The Federal Court of Appeal ("FCA") has ordered a
new trial in the STELARA litigation. As reported in the January 20, 2014 issue of IP Update —
Canada, earlier this year Justice Hughes of the Federal Court
concluded that Janssen Inc (Janssen)'s antibody drug
STELARA (ustekinumab) infringed
AbbVie's patent for the use of an antibody with certain
characteristics for the treatment of psoriasis, and that the patent
was valid (2014 FC 55). Following a second trial, Justice
Hughes granted AbbVie an injunction (2014 FC 489), reported in the June 2014 edition of Rx IP Update).
On October 28, 2014, the Federal Court of Appeal granted
Janssen's appeal of a pre-trial Order denying its request to
plead further prior art references, consequently set aside the
lower Court's decision declaring the subject patent to be valid
and infringed, and remitted the matter back to the trial court for
a hearing before a new judge (2014 FCA 242). The injunction was also set
aside (2014 FCA 241).
Janssen's appeal from the order dismissing its motion to
In allowing Janssen's appeal, thus permitting Janssen to
plead further prior art references, the FCA held that the Judge did
not give sufficient weight to all relevant considerations. In so
holding, the FCA acknowledged that the Judge relied on relevant
factors, such as timeliness, the extent to which amendments would
delay a trial and the extent to which a position taken by the party
seeking the amendment would require the other party to change its
position; however, it found the Judge failed to consider other
important factors including that the party seeking an amendment
must demonstrate that prejudice to the other party can be
compensated in costs and that allowing the amendment is in the
interests of justice. As the Judge failed to fully consider these
criteria, there was a legal error and the FCA considered the
matter de novo and arrived at a different conclusion.
Of particular importance to the FCA was that the Judge failed to
give proper weight to the interests of justice, indicating that
"it would have served the interests of justice that all the
relevant prior art be before the Judge to allow him to fully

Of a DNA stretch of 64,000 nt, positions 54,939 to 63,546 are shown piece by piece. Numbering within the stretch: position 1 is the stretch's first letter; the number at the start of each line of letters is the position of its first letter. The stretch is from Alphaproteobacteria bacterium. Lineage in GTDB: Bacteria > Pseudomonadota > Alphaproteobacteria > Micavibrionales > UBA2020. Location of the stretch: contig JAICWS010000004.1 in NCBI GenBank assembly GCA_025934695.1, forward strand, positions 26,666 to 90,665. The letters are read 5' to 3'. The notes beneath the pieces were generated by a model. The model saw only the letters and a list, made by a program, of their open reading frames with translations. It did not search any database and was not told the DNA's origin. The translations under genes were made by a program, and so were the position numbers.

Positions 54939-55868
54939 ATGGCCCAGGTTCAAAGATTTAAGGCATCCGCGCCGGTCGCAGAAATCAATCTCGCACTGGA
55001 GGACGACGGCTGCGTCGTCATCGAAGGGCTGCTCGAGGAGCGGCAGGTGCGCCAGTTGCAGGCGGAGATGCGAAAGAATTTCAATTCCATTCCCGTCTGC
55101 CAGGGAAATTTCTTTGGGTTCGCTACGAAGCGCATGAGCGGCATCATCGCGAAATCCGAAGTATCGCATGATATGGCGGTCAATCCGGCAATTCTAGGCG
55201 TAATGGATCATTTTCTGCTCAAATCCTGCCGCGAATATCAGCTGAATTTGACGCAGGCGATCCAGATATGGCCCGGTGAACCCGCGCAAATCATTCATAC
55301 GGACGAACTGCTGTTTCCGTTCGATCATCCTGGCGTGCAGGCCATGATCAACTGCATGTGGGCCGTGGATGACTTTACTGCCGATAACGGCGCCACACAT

address the issue of obviousness especially in a case where Janssen
was not on a fishing expedition for "the" piece of prior
art that would support its position" (indeed, the parties'
experts knew of the existence of one of the references and agreed
it formed part of the common general knowledge and it was alleged
that AbbVie's expert was an author of another reference). In
considering the criteria to be met, and finding that Janssen's
motion to amend should be allowed, the FCA cautioned that the
decision whether or not to grant an amendment is to be conducted on
the facts of each case.
To Continue the Trial or Start Fresh
Despite AbbVie's request that the matter be remitted only on
the issues of obviousness and overbreadth, the FCA held that the
matter should be retried on all issues because: (i) all issues were
decided by the Judge; (ii) the finding of infringement was
contingent on the finding of validity; (iii) issues of infringement
and validity were intertwined; and (iv) to do otherwise would
require the FCA to "transform itself into a court of first
instance" and "receive and assess the evidence, including
the fresh evidence, and draw conclusions on what findings may be
affected by the new documents." A new trial date has not yet
The preceding is intended as a timely update on Canadian
intellectual property and technology law. The content is
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Materials from a recent "refresher training" for examiners at the Canadian Intellectual Property Office (CIPO) highlight inconsistencies between CIPO's examination practices and Supreme Court precedent.
In this recently reported decision, the Court granted Apotex leave to deliver Fresh as Amended Responding Statement of Issues for the reference into AstraZeneca's damages or Apotex's profits, following the Court's decision that the ‘693 Patent is valid and infringed by Apotex.
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